I need an English proverb for this mentioned Hindi/Urdu proverb:

Chalti ka naam gaadi hai

Literally, it means "a thing which runs is called a vehicle," but that doesn't sound good. Actually it is used in a sense that when an institute, business, something else is working smoothly but there seems a room for improvement, and whenever the boss signals for improvement, then the ones who are lazy and don't want further betterment often use this proverb " a thing which runs (just operational) is called a vehicle. (Institute, business, etc)


3 Answers 3


I like @DamkerngT's suggestion:

If it ain't broke, don't fix it!

Literally, if something is already (just barely) working, it doesn't need to be fixed (or improved upon). Actually I've often heard this phrase used in the context of (old, but still running) vehicles.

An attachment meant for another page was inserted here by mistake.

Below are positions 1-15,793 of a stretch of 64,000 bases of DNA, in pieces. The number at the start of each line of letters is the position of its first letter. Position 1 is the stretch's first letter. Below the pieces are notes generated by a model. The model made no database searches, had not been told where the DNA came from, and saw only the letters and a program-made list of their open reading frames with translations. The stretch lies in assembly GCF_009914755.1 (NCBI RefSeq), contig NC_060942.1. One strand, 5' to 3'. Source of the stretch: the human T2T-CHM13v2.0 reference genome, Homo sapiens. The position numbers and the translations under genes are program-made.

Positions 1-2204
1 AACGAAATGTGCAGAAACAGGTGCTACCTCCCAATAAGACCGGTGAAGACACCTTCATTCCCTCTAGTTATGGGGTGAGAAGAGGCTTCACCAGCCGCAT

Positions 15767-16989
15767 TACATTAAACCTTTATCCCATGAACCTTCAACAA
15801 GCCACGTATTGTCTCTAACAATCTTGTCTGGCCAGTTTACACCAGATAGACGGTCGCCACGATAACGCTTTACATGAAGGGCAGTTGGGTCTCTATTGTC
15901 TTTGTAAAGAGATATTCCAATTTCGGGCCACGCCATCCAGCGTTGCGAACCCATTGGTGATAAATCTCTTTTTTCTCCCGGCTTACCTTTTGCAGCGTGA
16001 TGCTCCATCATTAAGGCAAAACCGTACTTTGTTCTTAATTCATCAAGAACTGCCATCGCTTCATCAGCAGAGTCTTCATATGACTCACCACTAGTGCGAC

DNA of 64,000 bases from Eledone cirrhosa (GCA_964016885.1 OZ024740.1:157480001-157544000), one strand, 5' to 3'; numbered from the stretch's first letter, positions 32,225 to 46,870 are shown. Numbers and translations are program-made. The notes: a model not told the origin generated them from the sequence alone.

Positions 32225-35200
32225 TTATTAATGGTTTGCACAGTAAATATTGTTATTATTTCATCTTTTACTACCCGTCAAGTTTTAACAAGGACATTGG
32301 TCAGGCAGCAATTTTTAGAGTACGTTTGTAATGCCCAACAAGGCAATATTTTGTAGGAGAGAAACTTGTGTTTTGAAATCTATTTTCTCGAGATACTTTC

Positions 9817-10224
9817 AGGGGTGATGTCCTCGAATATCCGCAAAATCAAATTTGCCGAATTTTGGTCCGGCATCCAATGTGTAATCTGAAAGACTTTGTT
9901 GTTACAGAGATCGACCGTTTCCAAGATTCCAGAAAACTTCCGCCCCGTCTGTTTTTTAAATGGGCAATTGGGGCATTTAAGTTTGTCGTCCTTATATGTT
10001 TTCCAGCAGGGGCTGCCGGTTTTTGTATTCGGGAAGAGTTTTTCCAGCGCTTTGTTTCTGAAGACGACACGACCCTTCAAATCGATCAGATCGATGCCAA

• 1
    This is often shortened to "If it ain't broke..." With the rest implied.
    – Hogan
    Commented Mar 30, 2016 at 15:38

I think 'If it isn't broken, don't fix it!' is a really good suggestion, and it has the sense of 'why change something that is working and run the risk of breaking it?'

An alternative choice might be 'Let's not reinvent the wheel.' which has the sense of doing work that doesn't really need to be done because there is already a satisfactory solution in place.


Nothing succeeds like success. Urdu-English Dictionary

  • I don't see how this fits the question.
    – Chenmunka
    Commented Mar 28, 2016 at 14:59
  • This might be a better link: phrases.org.uk/meanings/261100.html because it explains the saying in English. Because you're the original asker of the question, would you explain how the saying fits the proverb? It doesn't seem like it fits to me, but I don't read Urdu.
    – ColleenV
    Commented Mar 28, 2016 at 20:41

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